Squint or strabismus surgery is performed on extra ocular muscles to correct eye misalignment.
A squint or Strabismus, which affects one in 20 children, is a common eye condition in which the eyes are pointing in different directions, instead of moving and focusing together in the same direction. Squints typically develop before the patient reaches five years old, but there are also cases when the condition develops later in life.
Symptoms of a squint can easily be observed. One of the patient’s eyes might turn outwards, inwards, downwards, or upwards, while the other eye looks forward. However, it is important to note that not all squints are constant—there might be instances when the eyes look normal. Minor squints are not obvious and might be misdiagnosed as another condition.
Specialized testings such as forced ductions, force generation, and saccadic velocities can distinguish excessive scarring, lost or slipped muscles, and fat adherence. Pupillary reactions are also assessed and a dilated exam performed to determine the presence of other retinal or vitreal problems that may require additional treatment. Based on the diagnosis, the condition can be managed with optical treatments, (such as a change in refraction), medical treatment (which may involve the use of corticosteroids and anti-inflammatory medications) and surgical treatment (which may involve the release of scar tissue, excisional biopsies, and treatment of retinovitreal disorders).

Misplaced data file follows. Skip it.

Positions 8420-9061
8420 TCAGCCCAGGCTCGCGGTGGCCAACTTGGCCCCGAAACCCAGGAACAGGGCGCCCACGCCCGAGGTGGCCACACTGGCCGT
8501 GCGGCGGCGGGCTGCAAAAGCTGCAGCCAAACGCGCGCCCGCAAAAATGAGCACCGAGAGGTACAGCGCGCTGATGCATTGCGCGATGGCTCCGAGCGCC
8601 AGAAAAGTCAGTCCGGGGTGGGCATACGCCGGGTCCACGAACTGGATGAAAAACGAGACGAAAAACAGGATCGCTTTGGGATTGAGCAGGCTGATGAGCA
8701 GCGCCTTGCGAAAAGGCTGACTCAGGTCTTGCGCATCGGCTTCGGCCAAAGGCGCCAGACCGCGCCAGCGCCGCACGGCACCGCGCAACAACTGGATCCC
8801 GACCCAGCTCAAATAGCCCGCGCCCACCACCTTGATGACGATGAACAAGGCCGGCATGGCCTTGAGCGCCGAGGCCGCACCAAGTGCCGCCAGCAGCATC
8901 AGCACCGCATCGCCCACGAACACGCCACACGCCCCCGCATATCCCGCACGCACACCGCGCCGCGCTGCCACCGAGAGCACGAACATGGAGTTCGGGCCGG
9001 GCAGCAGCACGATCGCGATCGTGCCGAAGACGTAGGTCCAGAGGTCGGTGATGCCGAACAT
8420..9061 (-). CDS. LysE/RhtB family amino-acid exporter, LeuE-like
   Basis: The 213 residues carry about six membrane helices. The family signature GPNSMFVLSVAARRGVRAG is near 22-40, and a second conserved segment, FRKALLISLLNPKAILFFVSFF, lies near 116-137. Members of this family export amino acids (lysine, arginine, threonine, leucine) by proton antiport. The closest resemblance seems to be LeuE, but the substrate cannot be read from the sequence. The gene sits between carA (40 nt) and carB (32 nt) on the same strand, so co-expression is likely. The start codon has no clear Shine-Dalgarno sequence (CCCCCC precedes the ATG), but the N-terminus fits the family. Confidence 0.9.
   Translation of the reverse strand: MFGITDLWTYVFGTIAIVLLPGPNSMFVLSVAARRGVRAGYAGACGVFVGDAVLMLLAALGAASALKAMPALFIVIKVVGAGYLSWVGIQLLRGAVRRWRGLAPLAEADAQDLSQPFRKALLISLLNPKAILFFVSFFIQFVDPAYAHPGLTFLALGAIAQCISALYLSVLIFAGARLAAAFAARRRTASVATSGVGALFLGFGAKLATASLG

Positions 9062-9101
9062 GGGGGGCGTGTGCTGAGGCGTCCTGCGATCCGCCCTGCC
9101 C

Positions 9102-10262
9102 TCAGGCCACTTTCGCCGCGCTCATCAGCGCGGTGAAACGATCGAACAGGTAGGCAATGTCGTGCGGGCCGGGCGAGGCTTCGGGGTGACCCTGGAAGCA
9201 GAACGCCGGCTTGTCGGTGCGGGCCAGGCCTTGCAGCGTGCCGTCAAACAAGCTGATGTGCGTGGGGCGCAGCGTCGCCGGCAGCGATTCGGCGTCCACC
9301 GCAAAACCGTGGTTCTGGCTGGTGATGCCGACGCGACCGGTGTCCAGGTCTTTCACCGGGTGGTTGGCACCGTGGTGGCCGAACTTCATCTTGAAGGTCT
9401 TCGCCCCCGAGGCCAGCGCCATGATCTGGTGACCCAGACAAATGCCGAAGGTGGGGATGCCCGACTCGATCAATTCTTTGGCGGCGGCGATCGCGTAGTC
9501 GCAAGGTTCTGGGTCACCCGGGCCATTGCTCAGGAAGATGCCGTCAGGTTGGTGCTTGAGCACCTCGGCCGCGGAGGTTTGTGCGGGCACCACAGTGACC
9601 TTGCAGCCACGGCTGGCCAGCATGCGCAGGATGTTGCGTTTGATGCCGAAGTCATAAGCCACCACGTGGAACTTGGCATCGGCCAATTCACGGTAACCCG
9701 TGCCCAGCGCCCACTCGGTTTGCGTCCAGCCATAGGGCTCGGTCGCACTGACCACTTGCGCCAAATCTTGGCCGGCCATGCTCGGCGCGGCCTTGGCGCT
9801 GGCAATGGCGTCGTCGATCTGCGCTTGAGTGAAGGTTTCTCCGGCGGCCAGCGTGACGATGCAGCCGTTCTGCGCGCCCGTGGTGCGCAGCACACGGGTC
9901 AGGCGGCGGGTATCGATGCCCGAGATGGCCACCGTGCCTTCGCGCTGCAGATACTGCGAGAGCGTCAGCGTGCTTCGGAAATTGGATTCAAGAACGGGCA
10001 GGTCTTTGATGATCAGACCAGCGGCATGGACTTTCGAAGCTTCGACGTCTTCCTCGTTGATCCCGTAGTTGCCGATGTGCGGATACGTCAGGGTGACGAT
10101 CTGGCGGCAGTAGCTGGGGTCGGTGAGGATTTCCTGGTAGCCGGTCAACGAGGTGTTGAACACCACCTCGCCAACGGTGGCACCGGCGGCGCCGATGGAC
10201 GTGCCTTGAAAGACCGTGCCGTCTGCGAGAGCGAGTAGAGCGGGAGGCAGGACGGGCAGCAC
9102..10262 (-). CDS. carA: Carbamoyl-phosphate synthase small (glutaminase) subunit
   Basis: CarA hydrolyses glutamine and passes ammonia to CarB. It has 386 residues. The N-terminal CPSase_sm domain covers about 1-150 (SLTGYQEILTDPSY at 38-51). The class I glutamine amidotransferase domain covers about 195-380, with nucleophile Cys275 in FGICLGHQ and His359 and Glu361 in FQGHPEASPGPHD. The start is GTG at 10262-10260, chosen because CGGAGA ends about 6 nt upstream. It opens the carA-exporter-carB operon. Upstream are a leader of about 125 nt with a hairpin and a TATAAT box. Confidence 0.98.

Possible Risks and Complications
Squint surgery has various risks and complications although most of them rarely occur. These include:
- Double vision, which usually goes away a week after the procedure
- Eye infection
- Excessive bleeding
- Perforation of the eye and nearby structures
- Change in refraction, which is managed through optical therapy
- Allergic reaction to the anaesthetic, suture material, or post-operative medications
- Conjunctival scarring
- Anterior segment ischemia, which occurs when the procedure resulted in impaired blood flow to the anterior segment
- Ptosis on the vertical rectus muscles